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Anxious gatekeeping

Analogous to nervous cluelessness is something we might call “anxious gatekeeping.”   This is desire to police the borders of poetry, or of...

Sunday, July 26, 2015

How to think about sexism in science

This article pretty much nails it. It goes exhaustively through the potential obstacles to women in science and weighs each one judiciously. It could be wrong on some of its points, but surely the answer would be to debate specific points and offer careful correctives to anywhere these scholars have gone wrong. If you really care about this issue, then you should want to separate out issues that are not as significant so that you can concentrate on the more significant issues.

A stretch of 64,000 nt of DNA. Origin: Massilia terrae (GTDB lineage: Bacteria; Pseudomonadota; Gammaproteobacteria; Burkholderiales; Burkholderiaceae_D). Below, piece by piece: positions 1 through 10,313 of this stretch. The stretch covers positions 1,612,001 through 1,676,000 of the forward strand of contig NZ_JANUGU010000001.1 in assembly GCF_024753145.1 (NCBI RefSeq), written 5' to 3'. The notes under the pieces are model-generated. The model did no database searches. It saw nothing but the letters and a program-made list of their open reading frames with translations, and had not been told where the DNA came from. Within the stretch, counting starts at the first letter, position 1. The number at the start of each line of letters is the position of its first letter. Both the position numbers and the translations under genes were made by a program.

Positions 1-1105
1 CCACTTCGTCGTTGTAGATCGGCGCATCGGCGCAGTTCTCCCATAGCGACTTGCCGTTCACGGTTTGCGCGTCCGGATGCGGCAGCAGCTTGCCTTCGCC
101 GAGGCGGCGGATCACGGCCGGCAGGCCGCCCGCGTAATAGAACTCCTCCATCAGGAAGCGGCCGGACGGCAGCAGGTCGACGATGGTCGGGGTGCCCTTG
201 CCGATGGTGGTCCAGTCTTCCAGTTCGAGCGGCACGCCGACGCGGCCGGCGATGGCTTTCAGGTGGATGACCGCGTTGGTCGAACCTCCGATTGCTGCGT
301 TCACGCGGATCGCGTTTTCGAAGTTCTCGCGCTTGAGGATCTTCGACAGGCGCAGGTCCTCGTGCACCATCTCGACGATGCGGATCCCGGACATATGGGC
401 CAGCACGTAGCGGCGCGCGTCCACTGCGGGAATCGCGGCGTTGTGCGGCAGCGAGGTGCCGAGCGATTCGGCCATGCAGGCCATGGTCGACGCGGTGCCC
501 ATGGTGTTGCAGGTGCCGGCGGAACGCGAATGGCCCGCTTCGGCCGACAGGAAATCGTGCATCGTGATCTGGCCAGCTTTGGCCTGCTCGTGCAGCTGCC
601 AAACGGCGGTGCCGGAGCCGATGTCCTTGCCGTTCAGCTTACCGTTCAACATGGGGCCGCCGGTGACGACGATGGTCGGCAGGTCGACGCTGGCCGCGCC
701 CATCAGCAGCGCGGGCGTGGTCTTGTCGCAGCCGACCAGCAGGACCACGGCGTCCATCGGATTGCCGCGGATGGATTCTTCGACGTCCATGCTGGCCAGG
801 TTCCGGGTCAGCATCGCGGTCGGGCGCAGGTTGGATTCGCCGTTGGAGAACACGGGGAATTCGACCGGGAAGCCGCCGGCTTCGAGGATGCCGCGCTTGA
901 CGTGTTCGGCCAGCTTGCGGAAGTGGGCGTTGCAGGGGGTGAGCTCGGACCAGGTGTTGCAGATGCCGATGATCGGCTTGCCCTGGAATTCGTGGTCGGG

It was interesting to me to find out that women go into the life sciences more (I knew that), but the women you go into the math-heavy fields (math, physics, etc...), while fewer in number, do better (I didn't know that). That's the kind of fine-grained knowledge you have to have.

Contrast this approach with the twitter-storm reaction to a Nobel-prize scientist who made a supposedly sexist joke. What do think is the most productive way to promote women in STEM? Find a scape-goat to bear the burden, or carefully sift through the problems to figure out what the explanations are for under-representation of women in STEM?

Suppose you thought all obstacles were equal. Women suffer stereotype threat, are paid less, discriminated against in hiring and grants, not cited as much, etc... Wouldn't it be helpful to know that some of these obstacles are not that relevant, so that you could concentrate on those that are?

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